So what are GOP leaders trying to do about it? As always with Washington politics, it's crucial to keep your eyes focused in more than a single direction.
On the main stage is the battle over the budget - an epic drama pitting President Obama against Republican leaders and featuring themes that center on what we value more as a society: Low taxes and minimal government vs. public investment and a strong safety net for the elderly, disabled, and poor. The final acts remain unwritten, even as Republicans try to use the debt-ceiling vote to force a quick denouement.
But if you shift your gaze for a moment to one of the capital's side stages, you'll witness another key drama with much the same ideological divide but enough strange twists to make your head spin. Its stars are slightly lesser lights: Elizabeth Warren, the Harvard scholar tapped by Obama to set up the new consumer-protection agency - her own brainchild - and Republicans such as Sen. Richard Shelby of Alabama, who has always opposed the idea of an independent CFPB.
Shelby has now convinced almost every other Republican senator to sign a letter pledging to block the appointment of anyone to head the new agency until its structure is overhauled - even before it gets off the ground in July. Apparently fearing that Obama might name Warren as its director, Shelby is insisting that no one get the post. "To prevent a single individual from dominating the actions of the CFPB it should be governed by a board of directors," the letter says.
It's true that the nation's financial mess has thick, tangled, and, yes, bipartisan roots. But one of the deepest roots was finally exposed when the housing bubble began to burst. Trace it back - as Warren does more eloquently than anyone - and you'll find a series of failures by regulators and lawmakers that first damaged consumers, then investors, and finally the whole economy.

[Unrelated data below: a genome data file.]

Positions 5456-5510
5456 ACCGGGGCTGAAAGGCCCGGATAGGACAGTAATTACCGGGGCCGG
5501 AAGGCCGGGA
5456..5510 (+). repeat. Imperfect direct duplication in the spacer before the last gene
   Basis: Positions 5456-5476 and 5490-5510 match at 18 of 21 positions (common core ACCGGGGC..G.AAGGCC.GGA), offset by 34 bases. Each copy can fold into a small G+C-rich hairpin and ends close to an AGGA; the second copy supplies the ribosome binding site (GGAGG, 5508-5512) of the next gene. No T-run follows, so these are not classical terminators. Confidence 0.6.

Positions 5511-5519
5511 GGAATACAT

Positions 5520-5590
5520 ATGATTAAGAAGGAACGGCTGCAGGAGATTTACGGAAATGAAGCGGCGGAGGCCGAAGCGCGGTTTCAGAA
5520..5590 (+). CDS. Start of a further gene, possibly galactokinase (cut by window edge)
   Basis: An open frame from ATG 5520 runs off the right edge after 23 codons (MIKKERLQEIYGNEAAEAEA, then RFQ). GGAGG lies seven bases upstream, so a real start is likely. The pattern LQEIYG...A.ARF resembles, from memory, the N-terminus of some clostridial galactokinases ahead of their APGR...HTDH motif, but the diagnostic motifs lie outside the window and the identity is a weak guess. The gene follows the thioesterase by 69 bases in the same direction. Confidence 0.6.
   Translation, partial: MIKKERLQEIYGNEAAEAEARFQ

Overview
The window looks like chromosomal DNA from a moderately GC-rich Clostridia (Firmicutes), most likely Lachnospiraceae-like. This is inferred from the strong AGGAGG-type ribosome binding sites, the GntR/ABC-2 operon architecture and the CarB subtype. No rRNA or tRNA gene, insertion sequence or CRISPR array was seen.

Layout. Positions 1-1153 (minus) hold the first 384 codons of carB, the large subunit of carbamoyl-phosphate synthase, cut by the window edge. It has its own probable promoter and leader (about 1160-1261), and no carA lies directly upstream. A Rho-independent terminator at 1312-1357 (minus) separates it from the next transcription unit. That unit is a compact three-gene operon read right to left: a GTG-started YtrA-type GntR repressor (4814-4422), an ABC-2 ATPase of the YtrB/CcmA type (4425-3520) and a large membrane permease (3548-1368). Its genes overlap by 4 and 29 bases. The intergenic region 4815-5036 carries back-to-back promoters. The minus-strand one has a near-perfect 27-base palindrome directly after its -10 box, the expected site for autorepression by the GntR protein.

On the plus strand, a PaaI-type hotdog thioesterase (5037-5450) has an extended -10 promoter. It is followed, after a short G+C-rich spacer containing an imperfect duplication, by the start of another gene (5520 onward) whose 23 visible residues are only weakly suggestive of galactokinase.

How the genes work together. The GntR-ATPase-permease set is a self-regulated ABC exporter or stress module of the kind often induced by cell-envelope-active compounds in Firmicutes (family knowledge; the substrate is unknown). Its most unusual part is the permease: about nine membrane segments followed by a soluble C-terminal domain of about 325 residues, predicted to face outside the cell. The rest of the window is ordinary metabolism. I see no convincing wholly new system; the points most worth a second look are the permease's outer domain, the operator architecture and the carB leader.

Financial markets in the 1980s and '90s were busy with genuine innovations, such as the computerized risk-based-pricing models that opened up credit to more and more Americans. Another key innovation was securitization of mortgages and other consumer loans, which fed back investors' money into the system through instruments such as mortgage-backed securities.
All might have been well and good - if key players in Washington hadn't drunk the market-fundamentalist Kool Aid that markets are always efficient and can be trusted to self-regulate. That basic, faulty assumption put much of the nation in a deep hole long before Lehman Bros. collapsed in September 2008 and triggered the need for massive bailouts.
For more than a decade, for instance, credit card companies routinely lent money to cardholders at one rate and then, for little or no reason, bumped their entire balances to "default" or "penalty" rates as high as 30 percent or more. That and similar practices were finally barred by the Federal Reserve in late 2008 as unfair and deceptive, and were banned more firmly the next year by Congress, but only after accumulating interest left many consumers deeply in debt and pushed Americans' total revolving debt toward the $1 trillion mark.